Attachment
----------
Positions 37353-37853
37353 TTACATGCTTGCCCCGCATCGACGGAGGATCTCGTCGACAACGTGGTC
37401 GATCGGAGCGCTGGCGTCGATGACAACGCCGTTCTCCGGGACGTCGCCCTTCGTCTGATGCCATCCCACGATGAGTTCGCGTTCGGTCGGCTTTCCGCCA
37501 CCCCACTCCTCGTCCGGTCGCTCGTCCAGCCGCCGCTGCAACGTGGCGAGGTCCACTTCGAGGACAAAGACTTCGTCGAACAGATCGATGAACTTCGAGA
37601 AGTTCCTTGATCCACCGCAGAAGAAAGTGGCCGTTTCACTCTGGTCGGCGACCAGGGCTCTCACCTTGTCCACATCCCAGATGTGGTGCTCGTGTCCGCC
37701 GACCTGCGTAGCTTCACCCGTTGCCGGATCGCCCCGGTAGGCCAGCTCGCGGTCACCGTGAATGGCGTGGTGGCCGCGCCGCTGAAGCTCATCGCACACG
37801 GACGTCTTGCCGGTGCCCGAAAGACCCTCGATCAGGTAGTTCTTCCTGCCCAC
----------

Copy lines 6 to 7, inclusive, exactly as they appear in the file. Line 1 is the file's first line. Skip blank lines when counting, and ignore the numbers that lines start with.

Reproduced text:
37701 GACCTGCGTAGCTTCACCCGTTGCCGGATCGCCCCGGTAGGCCAGCTCGCGGTCACCGTGAATGGCGTGGTGGCCGCGCCGCTGAAGCTCATCGCACACG
37801 GACGTCTTGCCGGTGCCCGAAAGACCCTCGATCAGGTAGTTCTTCCTGCCCAC